This section introduces this guide, explains the characteristics of a good integrated web experience, and how the products in the integrated environment can be used in a day-in-a-life of a user example.
Characteristics of a good integrated web experience
This guide discusses how to take a specific set of products (IBM Lotus Domino, IBM WebSphere Portal, IBM Lotus Quickr Domino, IBM Connections and IBM Sametime) and use them to create an integrated web environment. Before discussing how this is done, it is useful to consider what makes a good integrated web experience and what is the value that the integrated web environment brings to the user community.
A good integrated web experience
is more than just a set of browser-based applications that are accessible to a user. It should have the following characteristics:
- Provide a single sign-on facility - Once users are logged into the integrated web environment, they should not be prompted to log in again.
- Be activity-centric - Allow users to focus on the business task that needs completing rather than the specific tools that are needed to complete it. For example, providing the ability to start, execute and complete a task from a single interface.
- Offer contextual collaboration - People and information related to the current task should be easily accessible. For example, having instant messaging capability and user profile information associated with all the places that user names occur.
- Use consistent navigation and menus - Make it easy for users to move seamlessly within and between applications. For example, all applications having the same set of menu options at the top of the screen.
- Have a common look and feel - Make the experience aesthetically pleasing. The user interface should appear as a solution rather than a set of products. For example, each product including a company logo and using a common color theme.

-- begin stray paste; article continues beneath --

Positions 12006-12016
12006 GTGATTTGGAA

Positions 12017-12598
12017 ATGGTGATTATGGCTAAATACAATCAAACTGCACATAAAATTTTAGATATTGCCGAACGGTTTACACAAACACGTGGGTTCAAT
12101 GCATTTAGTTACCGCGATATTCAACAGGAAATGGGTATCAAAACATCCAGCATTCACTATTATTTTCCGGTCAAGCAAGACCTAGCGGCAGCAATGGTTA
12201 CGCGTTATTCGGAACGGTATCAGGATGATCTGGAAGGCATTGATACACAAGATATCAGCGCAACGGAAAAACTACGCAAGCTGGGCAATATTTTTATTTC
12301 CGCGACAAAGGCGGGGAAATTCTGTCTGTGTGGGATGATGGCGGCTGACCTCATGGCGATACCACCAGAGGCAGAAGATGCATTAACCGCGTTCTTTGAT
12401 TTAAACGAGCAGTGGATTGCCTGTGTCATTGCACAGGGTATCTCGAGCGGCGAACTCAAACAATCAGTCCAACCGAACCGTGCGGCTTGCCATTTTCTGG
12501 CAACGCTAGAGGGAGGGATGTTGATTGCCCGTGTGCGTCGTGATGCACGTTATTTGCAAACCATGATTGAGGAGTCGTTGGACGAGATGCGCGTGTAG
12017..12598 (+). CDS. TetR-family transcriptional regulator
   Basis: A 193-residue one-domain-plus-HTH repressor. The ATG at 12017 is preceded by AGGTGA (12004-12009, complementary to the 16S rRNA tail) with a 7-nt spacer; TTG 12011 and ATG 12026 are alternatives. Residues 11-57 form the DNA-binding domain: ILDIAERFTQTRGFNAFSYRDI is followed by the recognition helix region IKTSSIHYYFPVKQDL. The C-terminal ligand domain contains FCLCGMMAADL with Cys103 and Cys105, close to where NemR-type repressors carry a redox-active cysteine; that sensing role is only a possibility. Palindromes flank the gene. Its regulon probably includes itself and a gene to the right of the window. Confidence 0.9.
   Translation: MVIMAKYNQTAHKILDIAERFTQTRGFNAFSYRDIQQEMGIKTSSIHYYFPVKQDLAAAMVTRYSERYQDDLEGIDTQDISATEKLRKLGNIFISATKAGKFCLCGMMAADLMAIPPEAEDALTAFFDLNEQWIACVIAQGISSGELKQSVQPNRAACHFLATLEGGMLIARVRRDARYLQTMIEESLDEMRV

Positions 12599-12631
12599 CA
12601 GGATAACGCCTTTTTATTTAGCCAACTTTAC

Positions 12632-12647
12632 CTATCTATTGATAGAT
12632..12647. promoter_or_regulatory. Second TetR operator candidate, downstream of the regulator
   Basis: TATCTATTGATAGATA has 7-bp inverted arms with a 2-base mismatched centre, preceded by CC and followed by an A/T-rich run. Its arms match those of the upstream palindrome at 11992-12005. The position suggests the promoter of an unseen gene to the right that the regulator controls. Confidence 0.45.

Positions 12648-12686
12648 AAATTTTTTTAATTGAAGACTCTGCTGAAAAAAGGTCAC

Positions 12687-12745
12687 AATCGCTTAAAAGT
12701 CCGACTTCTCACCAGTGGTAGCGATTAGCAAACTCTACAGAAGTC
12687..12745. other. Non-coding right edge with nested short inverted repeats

The value of a good integrated web experience
- Ease of use - Less clicks to get a job done.
- Efficient completion of tasks - People and information required to complete the tasks are easily available or contactable from within the tasks.
- Reduction in learning curve - Less training required on using the tools due to their similar look, feel and operation.
Purpose and scope of this guide
This section describes the purpose and scope of the guide, detailing what is and is not included in the documentation.
The purpose of this guide is to describe all of the steps required to create a specific example of an integrated web environment based on Domino, Sametime, Portal, Connections and Quickr Domino. While doing this, an explanation of the steps, the choices made and some possible alternatives will be discussed. The end result is intended to give guidance to companies on how they can create a similar environment using their own deployments which may not have exactly the same configuration, or contain all of the five collaboration products used in this example.
The following items are in scope and are discussed in detail in the guide:
- Creation of a simple integrated example environment with single-server deployments of Domino, Connections, Portal and Quickr Domino and a two-server deployment of Sametime (one server for instant messaging services and one server for meetings).
- Structured step-by-step instructions to take stand-alone deployments of Domino/iNotes, Connections, Quickr Domino and Sametime and configure all the supported integration points available within the set of products.
- Instructions on how to customize the look and feel of the products to match the example environment.
- A video to demonstrate the use of the integrated environment in a day-in-the-life scenario.
Out of scope
The following items are out of scope and are not discussed in detail in the guide. However, where appropriate, links are given to where information can be found on these topics: